Meet this moment and transform NYC politics
September 21, 2020 |
If we have learned anything this year, it is that we can no longer afford to conduct politics as usual. The coronavirus pandemic has only exposed and exacerbated the systemic injustice and growing inequality leaving our communities behind.
As the wealthy fled to their vacation homes, our essential workers — overwhelmingly people of color — have continued to put their lives on the line every day to save lives and keep the city running.
Black and Hispanic individuals are twice as likely to die from COVID-19 than whites, partly due to disparities in health care, including low access to preventative care. Some 1.2 million immigrant New Yorkers have been excluded from unemployment relief and are struggling to survive.
Our communities are also the most vulnerable in the looming mass evictions crisis. We are at greater risk of poverty and police brutality, which continue to afflict our neighborhoods at alarming rates. We are effectively battling three pandemics at once.
To meet this moment, community and labor organizations are coming together to elect candidates of color with deep ties to their communities and revitalize local politics in a city that has become increasingly inhospitable to working-class people of color.
All too many elected officials have stood idly by as billionaires and corporations have generated obscene profits, while our communities suffer. Black, Brown, immigrant and low-income communities face ongoing disinvestment, with dwindling worker protections, small businesses in decline, predatory landlords and toxic public housing living conditions. It is high time we elect local leadership that reflects and prioritizes the needs of our communities.
In 2021, we have the opportunity to radically transform the city’s political landscape and level the playing field for ordinary New Yorkers. The entire City Council — the lawmaking body responsible for approving the budget, making land use and districting decisions, and monitoring the performance of city agencies — is up for election, with 35 seats that will not have an incumbent in the race.
Four out of five borough presidents are term-limited out of office, as are the city controller and the mayor. New Yorkers will also choose the district attorneys for Manhattan and Brooklyn. With an anticipated 500 candidates running for office, we look forward to seeing a real shift in power and systems in the city we call home.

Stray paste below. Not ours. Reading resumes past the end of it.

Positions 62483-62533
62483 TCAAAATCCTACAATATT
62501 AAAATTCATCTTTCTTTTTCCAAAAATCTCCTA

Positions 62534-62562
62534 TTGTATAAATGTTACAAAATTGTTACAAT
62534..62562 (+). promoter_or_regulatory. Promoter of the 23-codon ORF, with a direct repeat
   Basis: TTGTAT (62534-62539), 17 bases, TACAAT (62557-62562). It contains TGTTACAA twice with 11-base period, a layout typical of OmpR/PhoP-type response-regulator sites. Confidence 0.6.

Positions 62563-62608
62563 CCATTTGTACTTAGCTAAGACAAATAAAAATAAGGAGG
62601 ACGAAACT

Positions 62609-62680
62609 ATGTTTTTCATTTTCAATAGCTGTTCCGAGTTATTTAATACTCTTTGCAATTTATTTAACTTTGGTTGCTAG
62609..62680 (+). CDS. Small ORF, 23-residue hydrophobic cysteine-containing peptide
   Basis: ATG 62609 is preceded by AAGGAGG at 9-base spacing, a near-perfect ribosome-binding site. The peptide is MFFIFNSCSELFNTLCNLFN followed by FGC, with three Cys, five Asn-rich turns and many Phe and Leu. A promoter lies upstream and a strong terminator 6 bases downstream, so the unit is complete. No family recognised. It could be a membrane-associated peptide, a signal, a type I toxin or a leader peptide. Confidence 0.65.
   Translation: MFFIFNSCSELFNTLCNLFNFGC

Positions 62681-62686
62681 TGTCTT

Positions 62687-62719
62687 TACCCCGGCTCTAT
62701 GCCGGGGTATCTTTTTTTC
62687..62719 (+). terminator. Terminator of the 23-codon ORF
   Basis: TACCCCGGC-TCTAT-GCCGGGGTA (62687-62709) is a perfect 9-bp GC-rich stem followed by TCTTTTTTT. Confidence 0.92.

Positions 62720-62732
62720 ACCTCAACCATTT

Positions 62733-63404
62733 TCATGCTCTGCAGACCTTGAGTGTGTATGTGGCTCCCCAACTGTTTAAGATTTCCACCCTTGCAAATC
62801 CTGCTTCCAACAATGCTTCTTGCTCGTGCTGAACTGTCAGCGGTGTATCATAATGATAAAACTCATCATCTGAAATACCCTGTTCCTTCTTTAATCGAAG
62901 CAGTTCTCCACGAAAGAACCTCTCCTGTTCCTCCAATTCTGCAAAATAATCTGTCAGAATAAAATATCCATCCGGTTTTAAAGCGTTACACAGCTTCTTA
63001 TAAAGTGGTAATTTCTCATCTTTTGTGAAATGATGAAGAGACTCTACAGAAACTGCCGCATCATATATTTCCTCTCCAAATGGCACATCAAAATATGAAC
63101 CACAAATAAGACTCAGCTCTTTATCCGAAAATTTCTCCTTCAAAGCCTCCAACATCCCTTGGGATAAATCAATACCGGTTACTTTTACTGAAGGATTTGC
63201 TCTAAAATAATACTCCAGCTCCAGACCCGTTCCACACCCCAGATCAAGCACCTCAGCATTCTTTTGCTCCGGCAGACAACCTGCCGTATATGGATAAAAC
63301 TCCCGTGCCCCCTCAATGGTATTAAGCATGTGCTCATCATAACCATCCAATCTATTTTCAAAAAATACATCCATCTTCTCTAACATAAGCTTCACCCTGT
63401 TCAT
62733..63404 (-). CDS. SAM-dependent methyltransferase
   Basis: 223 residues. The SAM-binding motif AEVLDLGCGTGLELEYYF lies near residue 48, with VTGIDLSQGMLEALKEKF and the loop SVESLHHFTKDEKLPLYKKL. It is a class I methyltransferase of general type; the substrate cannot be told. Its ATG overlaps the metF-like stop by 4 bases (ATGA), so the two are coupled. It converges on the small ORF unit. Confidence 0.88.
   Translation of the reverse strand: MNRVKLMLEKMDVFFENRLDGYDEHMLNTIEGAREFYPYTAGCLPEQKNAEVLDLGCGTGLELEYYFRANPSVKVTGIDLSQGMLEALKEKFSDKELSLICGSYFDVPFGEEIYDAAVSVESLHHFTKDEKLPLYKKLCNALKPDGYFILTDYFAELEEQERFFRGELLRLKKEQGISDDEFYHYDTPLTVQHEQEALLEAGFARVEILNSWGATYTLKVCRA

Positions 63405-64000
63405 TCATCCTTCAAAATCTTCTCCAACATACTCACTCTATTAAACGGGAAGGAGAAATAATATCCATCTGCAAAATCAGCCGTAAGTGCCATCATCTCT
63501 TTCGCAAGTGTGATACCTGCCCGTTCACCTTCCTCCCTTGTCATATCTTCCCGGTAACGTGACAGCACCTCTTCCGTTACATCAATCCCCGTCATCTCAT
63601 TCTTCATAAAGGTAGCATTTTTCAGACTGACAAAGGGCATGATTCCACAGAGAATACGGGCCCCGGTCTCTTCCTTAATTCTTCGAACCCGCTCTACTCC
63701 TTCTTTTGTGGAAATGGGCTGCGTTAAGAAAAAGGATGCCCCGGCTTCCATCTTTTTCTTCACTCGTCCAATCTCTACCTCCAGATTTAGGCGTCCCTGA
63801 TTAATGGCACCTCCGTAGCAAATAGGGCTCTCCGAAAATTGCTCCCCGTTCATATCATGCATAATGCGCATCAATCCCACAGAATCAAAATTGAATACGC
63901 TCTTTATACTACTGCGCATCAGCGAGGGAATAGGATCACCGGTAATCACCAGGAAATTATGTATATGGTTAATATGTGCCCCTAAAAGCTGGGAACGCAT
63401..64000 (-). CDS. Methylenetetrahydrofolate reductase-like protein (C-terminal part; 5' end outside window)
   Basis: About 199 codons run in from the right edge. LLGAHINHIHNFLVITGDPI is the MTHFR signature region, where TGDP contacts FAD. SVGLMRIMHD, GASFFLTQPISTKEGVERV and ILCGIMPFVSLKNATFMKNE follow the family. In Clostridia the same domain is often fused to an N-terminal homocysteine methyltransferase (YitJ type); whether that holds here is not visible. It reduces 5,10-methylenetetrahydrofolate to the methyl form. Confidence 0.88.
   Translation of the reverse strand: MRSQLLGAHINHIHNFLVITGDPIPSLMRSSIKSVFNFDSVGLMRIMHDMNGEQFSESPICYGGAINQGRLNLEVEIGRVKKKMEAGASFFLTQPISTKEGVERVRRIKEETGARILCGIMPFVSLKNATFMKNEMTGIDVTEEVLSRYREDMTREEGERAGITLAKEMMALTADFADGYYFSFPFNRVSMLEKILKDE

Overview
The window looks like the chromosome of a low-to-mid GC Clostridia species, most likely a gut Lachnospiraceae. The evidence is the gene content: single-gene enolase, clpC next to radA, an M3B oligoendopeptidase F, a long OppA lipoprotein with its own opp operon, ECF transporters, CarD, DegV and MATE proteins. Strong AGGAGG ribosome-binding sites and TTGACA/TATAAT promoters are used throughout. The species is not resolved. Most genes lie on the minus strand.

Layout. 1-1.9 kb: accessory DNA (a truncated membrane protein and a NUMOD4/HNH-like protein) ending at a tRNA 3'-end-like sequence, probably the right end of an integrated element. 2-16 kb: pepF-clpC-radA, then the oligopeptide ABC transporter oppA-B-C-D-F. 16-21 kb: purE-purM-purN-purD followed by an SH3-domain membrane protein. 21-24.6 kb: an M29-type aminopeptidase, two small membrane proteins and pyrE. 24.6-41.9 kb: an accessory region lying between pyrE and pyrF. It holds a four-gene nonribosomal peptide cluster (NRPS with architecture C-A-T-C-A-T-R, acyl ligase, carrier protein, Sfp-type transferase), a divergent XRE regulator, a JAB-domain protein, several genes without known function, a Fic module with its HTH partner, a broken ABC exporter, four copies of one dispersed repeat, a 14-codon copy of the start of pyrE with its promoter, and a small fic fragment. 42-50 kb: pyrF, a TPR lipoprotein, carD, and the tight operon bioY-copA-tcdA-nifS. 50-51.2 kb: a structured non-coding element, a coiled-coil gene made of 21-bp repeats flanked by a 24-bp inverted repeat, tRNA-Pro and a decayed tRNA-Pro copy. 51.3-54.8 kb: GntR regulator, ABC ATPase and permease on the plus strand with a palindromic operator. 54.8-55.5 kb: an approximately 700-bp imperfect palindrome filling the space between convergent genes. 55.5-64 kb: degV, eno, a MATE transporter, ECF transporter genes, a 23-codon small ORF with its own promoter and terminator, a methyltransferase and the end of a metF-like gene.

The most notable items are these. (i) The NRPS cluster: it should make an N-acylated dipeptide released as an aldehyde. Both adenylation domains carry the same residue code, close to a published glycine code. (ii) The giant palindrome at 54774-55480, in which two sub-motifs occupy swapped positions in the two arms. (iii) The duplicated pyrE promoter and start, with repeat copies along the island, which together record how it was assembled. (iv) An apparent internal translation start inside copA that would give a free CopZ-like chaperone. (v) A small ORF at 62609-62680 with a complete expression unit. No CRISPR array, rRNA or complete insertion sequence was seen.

That’s why we are launching Road to Justice NYC, bringing together tens of thousands of members of 1199SEIU United Healthcare Workers East, Community Voices Heard Power and Make the Road Action to fight for equitable political representation in New York City. Our organizations work across the five boroughs and have a long history of winning campaigns for justice for people of color. Together, we’re ready to seize the opportunity presented by the 2021 elections to identify and back transformative leaders who are deeply committed to racial, social, and economic justice.
Road to Justice NYC aims to build a bench of electable leaders from underrepresented communities, particularly women of color. We support bold candidates with a proven track record of service, demonstrated leadership within their communities and policies that will advance equitable outcomes for New Yorkers of color. We will endorse and actively support those who share our members' values and vision for the future of our communities. Our members' decision-making power will drive the candidate screening, endorsement and get-out-the-vote processes.
From the movement to defund the police to the fight for safe and affordable housing to the urgent pleas for educational justice, we are witnessing the tremendous power of grassroots organizing.
Our communities are demanding a seat at the table and accountability from our government. They want leaders who will listen to their concerns and help create plans to work together to improve conditions in communities citywide.
We cannot bring about meaningful change without centering the voices of poor, working-class and marginalized New Yorkers. It is time for our city to usher in a new wave of leaders who will advocate for and with the people.
Seay is the political director of 1199SEIU United Healthcare Workers East. Atta-Mensah is the executive director of Community Voices Heard Power. Valdés is the co-executive director of Make the Road Action.
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